The state Department of Public Health is advising people not to eat recreationally harvested mussels, clams or whole scallops from Marin County coastal waters.

Dangerous levels of naturally occurring paralytic shellfish poisoning toxins have been detected in mussels in the county, while clams and scallops may also pose a health risk, said Anita Gore, a state health spokeswoman.

The toxins can cause illness or death in humans.

The warning does not apply to commercially sold clams, mussels, scallops or oysters. State law permits only certified commercial shellfish harvesters or dealers to sell the products. Shellfish sold by certified harvesters and dealers are subject to frequent mandatory testing.

But recreationally harvested shellfish can store the toxin for several weeks after being exposed to toxic algal blooms and cause illness if consumed.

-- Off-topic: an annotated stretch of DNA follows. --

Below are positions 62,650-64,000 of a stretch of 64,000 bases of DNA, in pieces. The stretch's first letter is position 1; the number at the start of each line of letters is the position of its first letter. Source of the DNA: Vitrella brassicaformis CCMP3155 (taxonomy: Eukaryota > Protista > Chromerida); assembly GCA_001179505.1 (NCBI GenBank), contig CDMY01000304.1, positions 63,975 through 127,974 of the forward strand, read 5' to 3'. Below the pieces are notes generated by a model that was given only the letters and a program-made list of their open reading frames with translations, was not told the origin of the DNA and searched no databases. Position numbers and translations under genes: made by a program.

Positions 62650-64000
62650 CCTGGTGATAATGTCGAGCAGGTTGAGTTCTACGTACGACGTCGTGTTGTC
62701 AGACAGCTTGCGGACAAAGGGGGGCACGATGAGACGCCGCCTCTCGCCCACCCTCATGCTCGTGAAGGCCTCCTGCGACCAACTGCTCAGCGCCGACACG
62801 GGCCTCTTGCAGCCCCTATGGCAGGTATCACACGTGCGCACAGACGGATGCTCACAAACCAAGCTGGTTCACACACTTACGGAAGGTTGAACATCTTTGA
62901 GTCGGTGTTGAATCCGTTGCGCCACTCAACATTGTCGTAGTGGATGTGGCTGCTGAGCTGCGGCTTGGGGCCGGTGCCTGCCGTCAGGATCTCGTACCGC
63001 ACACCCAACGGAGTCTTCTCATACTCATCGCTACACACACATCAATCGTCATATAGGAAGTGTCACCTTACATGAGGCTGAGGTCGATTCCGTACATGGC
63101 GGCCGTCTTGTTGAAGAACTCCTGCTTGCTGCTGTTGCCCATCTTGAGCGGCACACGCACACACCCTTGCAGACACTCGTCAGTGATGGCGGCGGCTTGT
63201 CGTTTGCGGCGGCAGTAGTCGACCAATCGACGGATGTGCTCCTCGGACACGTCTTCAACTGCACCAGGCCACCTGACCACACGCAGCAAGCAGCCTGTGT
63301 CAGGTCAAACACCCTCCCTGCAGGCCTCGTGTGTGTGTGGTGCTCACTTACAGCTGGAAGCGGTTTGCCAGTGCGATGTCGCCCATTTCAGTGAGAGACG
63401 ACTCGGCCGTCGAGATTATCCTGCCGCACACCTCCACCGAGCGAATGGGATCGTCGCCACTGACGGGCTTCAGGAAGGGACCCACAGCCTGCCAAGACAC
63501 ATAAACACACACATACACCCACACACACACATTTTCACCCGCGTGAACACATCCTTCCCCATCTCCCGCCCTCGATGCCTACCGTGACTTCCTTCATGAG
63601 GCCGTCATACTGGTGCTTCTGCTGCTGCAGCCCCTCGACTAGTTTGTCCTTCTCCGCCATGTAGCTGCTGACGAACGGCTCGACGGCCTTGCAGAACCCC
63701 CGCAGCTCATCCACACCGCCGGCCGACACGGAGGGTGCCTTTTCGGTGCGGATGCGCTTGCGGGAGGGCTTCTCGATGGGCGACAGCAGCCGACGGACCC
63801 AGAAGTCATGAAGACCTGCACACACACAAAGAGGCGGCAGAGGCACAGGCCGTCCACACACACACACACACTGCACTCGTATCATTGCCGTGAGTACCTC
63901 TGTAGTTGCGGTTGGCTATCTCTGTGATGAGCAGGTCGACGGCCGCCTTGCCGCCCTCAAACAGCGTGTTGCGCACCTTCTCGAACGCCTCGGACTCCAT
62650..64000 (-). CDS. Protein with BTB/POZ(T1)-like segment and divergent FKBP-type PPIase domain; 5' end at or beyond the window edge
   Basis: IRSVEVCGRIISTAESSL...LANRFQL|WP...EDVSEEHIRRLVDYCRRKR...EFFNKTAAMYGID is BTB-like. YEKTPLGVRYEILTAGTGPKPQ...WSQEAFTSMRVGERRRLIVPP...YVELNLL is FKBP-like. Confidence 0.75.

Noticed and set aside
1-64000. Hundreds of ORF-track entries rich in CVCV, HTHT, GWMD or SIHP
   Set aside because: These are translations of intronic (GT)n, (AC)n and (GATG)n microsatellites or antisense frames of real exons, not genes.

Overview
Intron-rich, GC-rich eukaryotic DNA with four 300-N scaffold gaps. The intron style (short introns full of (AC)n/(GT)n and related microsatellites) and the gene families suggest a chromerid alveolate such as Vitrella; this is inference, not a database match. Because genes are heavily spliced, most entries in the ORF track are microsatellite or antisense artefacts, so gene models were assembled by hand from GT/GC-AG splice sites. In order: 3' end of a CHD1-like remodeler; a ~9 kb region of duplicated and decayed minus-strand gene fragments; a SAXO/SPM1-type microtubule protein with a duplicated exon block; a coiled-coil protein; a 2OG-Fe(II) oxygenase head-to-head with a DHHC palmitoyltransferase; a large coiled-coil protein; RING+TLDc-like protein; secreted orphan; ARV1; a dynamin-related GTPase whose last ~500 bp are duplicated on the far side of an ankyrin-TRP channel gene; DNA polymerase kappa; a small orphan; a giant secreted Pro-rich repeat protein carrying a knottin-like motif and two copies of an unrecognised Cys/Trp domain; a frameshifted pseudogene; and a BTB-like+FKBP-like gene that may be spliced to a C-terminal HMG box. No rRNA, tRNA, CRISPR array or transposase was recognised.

“The toxin levels may be influenced by a variety of environmental factors, so it’s impossible to predict when or where they will occur,” said Corey Egel, spokesman for the public health department. “The length of this quarantine is unknown, as environmental conditions can change levels of toxins found in shellfish.”

The toxins affect the central nervous system, producing a tingling around the mouth and fingertips within a few minutes to a few hours after eating the shellfish. These symptoms are typically followed by loss of balance, lack of muscular coordination,

slurred speech and

difficulty swallowing. In severe poisonings, complete muscular paralysis and death from asphyxiation can occur. Cooking does not destroy the toxin.

To receive updated information about shellfish poisoning and quarantines, call the state’s toll-free Shellfish Information Line at 1-800-553-4133.

Contact Mark Prado via email at

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